“At least you have one baby.”
“So glad you have other healthy children.”
People generally don’t know what to say and nothing could really comfort me. Everyone meant well, but any words, all words, hurt my soul. Sure, I was grateful for the two at home and the one still alive, but one of my babies died and I had to carry him to term. It was sad, scary, unfortunate and I didn’t know how the fragility of my situation would end.
Research shows that 10 to 15 percent of all singleton births may have started off as twins. Often one is lost early in pregnancy in a phenomenon known as “vanishing twin syndrome.”
Doing My Best For Roman
There are no words to describe how it feels to carry one baby who is alive and one baby who is gone. I put my big mommy pants on and had to deal with the loss of a twin baby.
Every day I prayed and felt in my heart my baby who was gone would now protect Roman through the remainder of this pregnancy. I knew he would just stay put and shield Roman from anything bad. I tried not to focus on the other baby being gone, but more so staying healthy for Roman to make the next 20 weeks.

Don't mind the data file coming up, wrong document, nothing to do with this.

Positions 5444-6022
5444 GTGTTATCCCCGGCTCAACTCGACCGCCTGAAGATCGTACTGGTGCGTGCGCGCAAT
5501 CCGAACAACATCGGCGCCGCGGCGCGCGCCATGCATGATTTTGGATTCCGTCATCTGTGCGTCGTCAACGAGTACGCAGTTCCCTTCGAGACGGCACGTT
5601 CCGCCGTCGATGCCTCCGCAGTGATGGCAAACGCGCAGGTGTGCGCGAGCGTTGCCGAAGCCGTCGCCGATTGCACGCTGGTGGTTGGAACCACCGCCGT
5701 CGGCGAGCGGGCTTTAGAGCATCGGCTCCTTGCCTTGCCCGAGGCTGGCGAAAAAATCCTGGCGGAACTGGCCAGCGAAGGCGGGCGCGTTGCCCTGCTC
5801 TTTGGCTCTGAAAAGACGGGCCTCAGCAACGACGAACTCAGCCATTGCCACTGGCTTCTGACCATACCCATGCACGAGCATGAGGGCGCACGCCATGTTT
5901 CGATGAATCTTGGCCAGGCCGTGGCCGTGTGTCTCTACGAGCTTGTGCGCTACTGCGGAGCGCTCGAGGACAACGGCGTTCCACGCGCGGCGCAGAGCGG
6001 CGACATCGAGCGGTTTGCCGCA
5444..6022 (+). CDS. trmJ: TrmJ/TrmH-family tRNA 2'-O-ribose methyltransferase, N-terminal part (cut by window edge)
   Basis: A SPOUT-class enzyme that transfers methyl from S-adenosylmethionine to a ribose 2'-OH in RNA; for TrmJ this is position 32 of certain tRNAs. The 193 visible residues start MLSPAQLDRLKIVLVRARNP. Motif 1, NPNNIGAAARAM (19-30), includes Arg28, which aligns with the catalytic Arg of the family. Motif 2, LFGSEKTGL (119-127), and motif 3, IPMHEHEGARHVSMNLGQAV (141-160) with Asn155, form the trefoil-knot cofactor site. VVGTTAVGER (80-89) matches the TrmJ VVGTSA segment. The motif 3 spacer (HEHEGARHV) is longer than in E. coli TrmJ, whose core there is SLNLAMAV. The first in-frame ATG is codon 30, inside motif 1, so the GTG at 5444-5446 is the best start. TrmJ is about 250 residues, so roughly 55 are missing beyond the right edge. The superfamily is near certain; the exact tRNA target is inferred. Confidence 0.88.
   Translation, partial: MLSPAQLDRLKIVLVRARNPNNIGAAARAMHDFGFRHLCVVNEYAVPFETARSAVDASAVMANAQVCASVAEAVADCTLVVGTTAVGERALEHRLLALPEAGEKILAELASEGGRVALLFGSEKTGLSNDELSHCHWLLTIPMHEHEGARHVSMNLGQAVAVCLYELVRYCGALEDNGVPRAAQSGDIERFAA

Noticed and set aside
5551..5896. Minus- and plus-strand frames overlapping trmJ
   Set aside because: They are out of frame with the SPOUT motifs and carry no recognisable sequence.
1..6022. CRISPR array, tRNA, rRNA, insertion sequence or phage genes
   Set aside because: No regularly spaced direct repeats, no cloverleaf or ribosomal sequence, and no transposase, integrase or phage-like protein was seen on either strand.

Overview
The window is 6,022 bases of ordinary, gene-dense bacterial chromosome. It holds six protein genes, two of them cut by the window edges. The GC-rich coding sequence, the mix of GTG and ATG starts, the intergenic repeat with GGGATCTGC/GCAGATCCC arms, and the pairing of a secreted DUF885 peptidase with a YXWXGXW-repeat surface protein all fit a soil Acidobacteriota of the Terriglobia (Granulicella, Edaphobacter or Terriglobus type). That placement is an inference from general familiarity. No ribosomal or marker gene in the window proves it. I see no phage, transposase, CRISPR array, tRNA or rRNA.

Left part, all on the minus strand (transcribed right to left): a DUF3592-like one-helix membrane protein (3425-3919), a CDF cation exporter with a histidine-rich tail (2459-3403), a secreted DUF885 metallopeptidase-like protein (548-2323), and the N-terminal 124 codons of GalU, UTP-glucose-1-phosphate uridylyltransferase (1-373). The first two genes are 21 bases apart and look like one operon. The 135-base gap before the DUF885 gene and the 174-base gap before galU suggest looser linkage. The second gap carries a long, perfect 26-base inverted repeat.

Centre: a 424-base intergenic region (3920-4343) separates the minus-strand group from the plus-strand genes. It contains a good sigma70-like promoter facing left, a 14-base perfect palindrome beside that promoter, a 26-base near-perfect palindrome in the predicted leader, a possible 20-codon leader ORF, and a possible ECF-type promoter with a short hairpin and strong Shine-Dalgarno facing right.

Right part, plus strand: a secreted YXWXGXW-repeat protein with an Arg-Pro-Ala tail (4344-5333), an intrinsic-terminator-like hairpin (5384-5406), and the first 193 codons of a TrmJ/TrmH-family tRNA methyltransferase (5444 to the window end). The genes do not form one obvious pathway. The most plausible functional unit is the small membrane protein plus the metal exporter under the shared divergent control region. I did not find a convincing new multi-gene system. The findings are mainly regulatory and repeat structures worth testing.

There are two types of twins: fraternal and identical. Identical twins are less common than fraternal because identical twins require the splitting of a single fertilized egg, which is rare. The odds of having identical twins are about 1 in 250.
Saying Goodbye To My Baby
I hired someone to drive my car due to my nerves being wrecked. But when I made it to the end and delivered Roman it was one of the biggest exhales I have ever experienced. I melted at the sight of my sweet Baby B, who I would go on to name Roman. Before they took him away, they asked, “Are you ready?”
“Ready for what?,” I replied.
“We have to go in and get the other baby.” I forgot for a split second that this is what would happen next. I held onto Roman with a feverishly tight grip, that I inevitably had to let go of and let them get Baby A.
We named him Gabriel.
He wrapped himself in his placenta like a blanket. I had my pastor come into the room where we had a blessing. We decided, with the guidance of my pastor and doctors, to donate him to science, to help medicine understand these things better. It was a hard decision, but we felt it was best.